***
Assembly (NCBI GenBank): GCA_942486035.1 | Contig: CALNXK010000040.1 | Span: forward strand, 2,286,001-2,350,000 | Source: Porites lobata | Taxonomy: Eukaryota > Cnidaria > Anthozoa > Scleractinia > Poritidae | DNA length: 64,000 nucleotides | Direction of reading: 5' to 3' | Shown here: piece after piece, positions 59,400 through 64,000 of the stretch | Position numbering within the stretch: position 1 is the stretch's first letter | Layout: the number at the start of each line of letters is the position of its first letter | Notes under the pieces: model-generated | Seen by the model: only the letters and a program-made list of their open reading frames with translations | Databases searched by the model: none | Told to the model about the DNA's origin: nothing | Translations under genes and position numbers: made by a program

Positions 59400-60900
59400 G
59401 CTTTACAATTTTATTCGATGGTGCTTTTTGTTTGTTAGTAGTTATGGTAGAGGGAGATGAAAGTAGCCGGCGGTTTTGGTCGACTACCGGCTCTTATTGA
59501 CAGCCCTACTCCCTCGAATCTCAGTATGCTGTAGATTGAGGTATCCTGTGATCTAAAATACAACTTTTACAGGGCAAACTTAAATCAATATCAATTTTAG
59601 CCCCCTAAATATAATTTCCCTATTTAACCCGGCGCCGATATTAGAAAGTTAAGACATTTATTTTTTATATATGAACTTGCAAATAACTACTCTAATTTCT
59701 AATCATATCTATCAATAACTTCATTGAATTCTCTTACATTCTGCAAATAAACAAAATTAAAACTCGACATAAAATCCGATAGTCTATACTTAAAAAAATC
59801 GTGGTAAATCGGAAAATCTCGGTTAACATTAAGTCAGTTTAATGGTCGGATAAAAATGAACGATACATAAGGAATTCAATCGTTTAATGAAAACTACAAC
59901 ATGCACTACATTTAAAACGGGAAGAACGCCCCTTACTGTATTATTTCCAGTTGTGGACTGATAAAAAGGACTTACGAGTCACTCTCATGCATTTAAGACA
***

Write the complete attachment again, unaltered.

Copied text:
Assembly (NCBI GenBank): GCA_942486035.1 | Contig: CALNXK010000040.1 | Span: forward strand, 2,286,001-2,350,000 | Source: Porites lobata | Taxonomy: Eukaryota > Cnidaria > Anthozoa > Scleractinia > Poritidae | DNA length: 64,000 nucleotides | Direction of reading: 5' to 3' | Shown here: piece after piece, positions 59,400 through 64,000 of the stretch | Position numbering within the stretch: position 1 is the stretch's first letter | Layout: the number at the start of each line of letters is the position of its first letter | Notes under the pieces: model-generated | Seen by the model: only the letters and a program-made list of their open reading frames with translations | Databases searched by the model: none | Told to the model about the DNA's origin: nothing | Translations under genes and position numbers: made by a program

Positions 59400-60900
59400 G
59401 CTTTACAATTTTATTCGATGGTGCTTTTTGTTTGTTAGTAGTTATGGTAGAGGGAGATGAAAGTAGCCGGCGGTTTTGGTCGACTACCGGCTCTTATTGA
59501 CAGCCCTACTCCCTCGAATCTCAGTATGCTGTAGATTGAGGTATCCTGTGATCTAAAATACAACTTTTACAGGGCAAACTTAAATCAATATCAATTTTAG
59601 CCCCCTAAATATAATTTCCCTATTTAACCCGGCGCCGATATTAGAAAGTTAAGACATTTATTTTTTATATATGAACTTGCAAATAACTACTCTAATTTCT
59701 AATCATATCTATCAATAACTTCATTGAATTCTCTTACATTCTGCAAATAAACAAAATTAAAACTCGACATAAAATCCGATAGTCTATACTTAAAAAAATC
59801 GTGGTAAATCGGAAAATCTCGGTTAACATTAAGTCAGTTTAATGGTCGGATAAAAATGAACGATACATAAGGAATTCAATCGTTTAATGAAAACTACAAC
59901 ATGCACTACATTTAAAACGGGAAGAACGCCCCTTACTGTATTATTTCCAGTTGTGGACTGATAAAAAGGACTTACGAGTCACTCTCATGCATTTAAGACA